Willful Modulation of Brain Activity in Disorders of Consciousness

The differential diagnosis of disorders of consciousness is challenging and the rate of misdiagnosis is approximately 40%. Therefore, new methods are required to complement bedside testing, particularly if the patient’s capacity to show behavioral signs of awareness is diminished. A study, reported in the New England Journal of Medicine ( February 3, 2010;10.1056/NEJMoa0905370), was performed involving 54 patients with disorders of consciousness. The study used functional magnetic resonance imaging (MRI) to assess each patient’s ability to generate willful, neuroanatomically specific, blood-oxygenation-level-dependent responses during two established mental-imagery tasks. A technique was then developed to determine whether such tasks could be used to communicate yes-or-no answers to simple questions. Results showed that of the 54 patients enrolled in the study, 5 were able to willfully modulate their brain activity. In three of these patients, additional bedside testing revealed some sign of awareness, but in the other two patients, no voluntary behavior could be detected by means of clinical assessment. One patient was able to use the technique to answer yes or no to questions during functional MRI; however, it remained impossible to establish any form of communication at the bedside. The authors concluded that the results show that a small proportion of patients in a vegetative or minimally conscious state have brain activation reflecting some awareness and cognition. The authors added that careful clinical examination will result in reclassification of the state of consciousness in some of these patients, and that this technique may be useful in establishing basic communication with patients who appear to be unresponsive.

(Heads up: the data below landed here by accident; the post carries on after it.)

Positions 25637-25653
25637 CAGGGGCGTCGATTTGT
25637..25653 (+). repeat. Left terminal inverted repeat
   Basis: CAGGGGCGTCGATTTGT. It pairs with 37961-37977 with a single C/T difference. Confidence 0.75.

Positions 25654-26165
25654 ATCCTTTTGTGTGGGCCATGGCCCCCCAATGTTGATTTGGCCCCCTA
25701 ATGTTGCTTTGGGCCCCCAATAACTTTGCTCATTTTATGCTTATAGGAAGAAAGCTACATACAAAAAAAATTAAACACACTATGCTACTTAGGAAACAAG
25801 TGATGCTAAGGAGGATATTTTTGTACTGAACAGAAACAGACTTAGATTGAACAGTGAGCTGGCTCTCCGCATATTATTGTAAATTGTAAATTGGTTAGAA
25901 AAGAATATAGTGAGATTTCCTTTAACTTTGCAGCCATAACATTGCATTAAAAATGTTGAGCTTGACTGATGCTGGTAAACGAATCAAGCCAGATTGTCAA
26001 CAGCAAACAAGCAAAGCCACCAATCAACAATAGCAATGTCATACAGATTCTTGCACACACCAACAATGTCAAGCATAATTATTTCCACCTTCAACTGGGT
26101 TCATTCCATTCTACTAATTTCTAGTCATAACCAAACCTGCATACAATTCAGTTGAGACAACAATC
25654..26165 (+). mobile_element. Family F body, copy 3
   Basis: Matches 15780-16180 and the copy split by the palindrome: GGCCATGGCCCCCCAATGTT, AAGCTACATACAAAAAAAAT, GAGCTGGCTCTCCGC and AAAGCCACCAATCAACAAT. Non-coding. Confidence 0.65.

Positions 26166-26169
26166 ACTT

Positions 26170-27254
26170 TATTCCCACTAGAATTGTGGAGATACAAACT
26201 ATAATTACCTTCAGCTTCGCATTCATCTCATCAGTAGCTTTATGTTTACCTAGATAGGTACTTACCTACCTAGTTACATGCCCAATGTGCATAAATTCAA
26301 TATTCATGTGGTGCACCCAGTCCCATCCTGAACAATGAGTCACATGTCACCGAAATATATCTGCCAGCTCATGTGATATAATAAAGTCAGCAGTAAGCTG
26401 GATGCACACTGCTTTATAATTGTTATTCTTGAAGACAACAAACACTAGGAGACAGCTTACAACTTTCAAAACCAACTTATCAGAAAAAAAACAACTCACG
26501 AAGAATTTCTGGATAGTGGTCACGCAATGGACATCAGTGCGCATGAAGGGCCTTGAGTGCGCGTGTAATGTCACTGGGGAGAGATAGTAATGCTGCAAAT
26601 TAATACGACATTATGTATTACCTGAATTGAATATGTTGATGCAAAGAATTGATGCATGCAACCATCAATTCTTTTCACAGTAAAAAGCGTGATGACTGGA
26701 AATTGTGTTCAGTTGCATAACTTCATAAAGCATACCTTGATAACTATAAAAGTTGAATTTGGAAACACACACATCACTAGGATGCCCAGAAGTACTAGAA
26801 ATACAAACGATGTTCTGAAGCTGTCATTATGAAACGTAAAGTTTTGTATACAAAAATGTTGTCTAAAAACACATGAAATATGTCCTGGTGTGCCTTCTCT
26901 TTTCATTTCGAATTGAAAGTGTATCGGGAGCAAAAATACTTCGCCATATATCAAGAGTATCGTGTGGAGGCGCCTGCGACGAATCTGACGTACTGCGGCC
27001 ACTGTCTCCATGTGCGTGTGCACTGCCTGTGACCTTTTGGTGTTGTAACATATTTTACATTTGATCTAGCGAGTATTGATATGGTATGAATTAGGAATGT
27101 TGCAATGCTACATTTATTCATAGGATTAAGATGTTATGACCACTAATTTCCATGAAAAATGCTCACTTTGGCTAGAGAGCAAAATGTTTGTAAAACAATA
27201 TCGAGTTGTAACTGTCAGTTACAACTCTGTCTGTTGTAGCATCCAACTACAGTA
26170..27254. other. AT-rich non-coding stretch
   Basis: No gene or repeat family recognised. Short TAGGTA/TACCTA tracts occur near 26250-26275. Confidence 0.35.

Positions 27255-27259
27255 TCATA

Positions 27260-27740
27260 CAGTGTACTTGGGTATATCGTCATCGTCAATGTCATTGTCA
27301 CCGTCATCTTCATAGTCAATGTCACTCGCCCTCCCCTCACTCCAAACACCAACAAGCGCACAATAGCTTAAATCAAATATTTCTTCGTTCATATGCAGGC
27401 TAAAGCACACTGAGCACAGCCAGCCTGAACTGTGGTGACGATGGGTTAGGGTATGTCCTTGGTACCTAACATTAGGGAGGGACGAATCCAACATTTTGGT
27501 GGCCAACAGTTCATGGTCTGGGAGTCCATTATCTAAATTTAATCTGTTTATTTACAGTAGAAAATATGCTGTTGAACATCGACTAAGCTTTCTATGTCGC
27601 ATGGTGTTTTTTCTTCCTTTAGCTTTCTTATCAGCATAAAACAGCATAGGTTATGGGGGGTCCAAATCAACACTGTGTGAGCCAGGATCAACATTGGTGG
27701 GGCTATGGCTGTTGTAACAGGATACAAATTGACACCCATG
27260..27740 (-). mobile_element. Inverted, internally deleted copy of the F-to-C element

Mortality Predictors in a 60-Year Follow-Up of Adolescent Males: Exploring Delinquency, Socioeconomic Status, IQ, High-School Drop-Out Status, and Personality